When I first had the idea of taking this trip, I was only planning for a month or two on the road. So I didn’t want to invest in a big minivan project. My thought was to buy a cheap old used minivan, remove the seats, throw a foam mattress and cooler in the back and hit the road. Luckily, my dad allowed me to borrow his minivan and helped with the conversion project. This van had stowaway seats which were great except the flooring was uneven. Once the seats were stowed, there was a definite slope from the back of the van to the front seats, along with a few step downs and notches in the floor. The carpet had been ripped out by previous owners and left a pretty rough floor surface.
So our first project was to prepare the floor platform surface. We used a piece of 1/2 inch thick plywood as the floor panel, measuring 4 x 8 foot covering the entire van length from behind the front seats to the rear door. Then we placed 2 x 4 pieces of wood underneath the plywood running along the width of the floor panel to raise the front and center portions to make it more level with the rear of the van. These pieces were then screwed into the plywood panels. Next, we attached the cot frame to the floor, for better stability while driving, by using conduit clamps which fit perfectly over the bottom of the frame and then screwed into the floor. I chose a twin size folding cot with a camping pad made by Coleman as my bed. So I now have tons of space underneath for storage rather than having a mattress directly on the floor. The exposed half of the floor needed some carpet to make it a smoother surface, so I bought two runner style rugs with rubber backing and cut them to fit. The rubber backing holds them in place against the plywood to prevent sliding around.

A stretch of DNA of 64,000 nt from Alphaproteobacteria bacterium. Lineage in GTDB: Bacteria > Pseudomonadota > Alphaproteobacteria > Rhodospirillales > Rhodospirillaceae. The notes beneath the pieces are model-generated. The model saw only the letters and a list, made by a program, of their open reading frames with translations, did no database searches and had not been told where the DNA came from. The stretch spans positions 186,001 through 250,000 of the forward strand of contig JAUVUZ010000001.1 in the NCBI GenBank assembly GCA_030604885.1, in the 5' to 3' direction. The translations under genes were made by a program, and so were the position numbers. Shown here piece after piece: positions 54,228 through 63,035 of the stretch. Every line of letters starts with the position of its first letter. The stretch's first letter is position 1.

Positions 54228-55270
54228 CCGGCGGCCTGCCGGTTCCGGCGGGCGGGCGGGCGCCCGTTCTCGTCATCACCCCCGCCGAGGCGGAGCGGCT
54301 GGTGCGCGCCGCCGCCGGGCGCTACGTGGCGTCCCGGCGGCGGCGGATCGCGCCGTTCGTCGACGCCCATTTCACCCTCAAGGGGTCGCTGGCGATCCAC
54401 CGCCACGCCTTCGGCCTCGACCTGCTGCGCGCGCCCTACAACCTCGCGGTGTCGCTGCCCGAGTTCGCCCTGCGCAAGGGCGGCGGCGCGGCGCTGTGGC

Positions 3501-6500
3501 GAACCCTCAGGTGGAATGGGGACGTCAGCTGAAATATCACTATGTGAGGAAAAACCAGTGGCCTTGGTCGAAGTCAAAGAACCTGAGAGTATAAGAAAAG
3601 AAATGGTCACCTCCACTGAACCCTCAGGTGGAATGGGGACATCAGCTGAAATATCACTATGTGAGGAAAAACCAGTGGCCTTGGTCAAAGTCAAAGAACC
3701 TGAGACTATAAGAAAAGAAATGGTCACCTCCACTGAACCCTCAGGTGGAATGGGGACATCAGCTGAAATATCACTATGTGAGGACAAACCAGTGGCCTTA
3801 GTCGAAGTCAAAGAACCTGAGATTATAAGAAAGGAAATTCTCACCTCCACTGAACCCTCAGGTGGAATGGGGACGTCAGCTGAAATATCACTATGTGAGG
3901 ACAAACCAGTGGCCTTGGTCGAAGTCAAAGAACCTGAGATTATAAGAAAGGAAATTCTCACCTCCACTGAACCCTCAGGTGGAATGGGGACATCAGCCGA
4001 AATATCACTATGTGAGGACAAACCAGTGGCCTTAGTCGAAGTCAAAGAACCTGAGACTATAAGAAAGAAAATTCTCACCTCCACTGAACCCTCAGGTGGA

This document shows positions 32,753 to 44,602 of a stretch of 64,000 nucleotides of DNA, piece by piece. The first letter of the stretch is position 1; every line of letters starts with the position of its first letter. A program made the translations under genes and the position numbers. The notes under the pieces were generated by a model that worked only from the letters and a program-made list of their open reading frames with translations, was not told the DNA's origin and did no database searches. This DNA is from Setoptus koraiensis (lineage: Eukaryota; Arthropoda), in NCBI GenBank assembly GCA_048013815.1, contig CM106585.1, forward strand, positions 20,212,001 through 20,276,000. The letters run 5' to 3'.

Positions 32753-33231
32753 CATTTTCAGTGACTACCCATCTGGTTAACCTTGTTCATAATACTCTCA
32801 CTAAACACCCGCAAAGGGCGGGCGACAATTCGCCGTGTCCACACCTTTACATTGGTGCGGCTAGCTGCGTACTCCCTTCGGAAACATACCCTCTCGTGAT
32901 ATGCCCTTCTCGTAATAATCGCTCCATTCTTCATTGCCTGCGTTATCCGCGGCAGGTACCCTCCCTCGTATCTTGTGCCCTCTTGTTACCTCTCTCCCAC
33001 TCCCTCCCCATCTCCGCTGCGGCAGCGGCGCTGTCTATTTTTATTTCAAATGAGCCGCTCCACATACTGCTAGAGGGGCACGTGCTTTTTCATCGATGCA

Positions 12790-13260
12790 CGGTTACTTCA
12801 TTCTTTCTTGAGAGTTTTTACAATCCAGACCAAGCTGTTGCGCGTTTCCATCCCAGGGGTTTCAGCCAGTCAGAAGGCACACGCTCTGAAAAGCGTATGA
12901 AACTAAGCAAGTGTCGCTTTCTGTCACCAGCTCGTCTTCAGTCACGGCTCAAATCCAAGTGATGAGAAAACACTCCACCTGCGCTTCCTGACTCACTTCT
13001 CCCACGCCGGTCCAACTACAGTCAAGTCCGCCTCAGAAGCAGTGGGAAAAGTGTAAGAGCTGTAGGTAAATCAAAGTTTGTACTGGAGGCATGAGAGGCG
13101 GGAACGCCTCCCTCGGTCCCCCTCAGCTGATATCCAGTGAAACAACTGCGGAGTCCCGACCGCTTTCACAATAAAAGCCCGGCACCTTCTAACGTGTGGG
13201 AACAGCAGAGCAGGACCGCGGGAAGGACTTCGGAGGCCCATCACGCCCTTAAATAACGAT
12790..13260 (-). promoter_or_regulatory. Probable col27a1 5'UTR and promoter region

The next big project was designing a table surface for cooking, eating, etc. I had considered the pull-out shelf design but opted for a bigger surface drop down table. Another piece of plywood, measuring 4 x 2 foot, was attached to the back of the floor panel with a single 4 foot long piano hinge and screws. The corners of the outer edges of the table were rounded to fit inside the rear van opening. When not in use, the table folds upright leaving space to close the rear door and not blocking the rear window view while driving. For extra stability when in use, removable PVC pipes are used as table legs. The legs are held in place by around 1/2″ rubber furniture leg tip that was screwed into the bottom of the table. The PVC pipe fits directly inside the rubber tip underneath the table, and the other end rests on the ground. This provides even support preventing the table from breaking with too much-suspended weight. (There’s a video that shows this table concept much better than my description).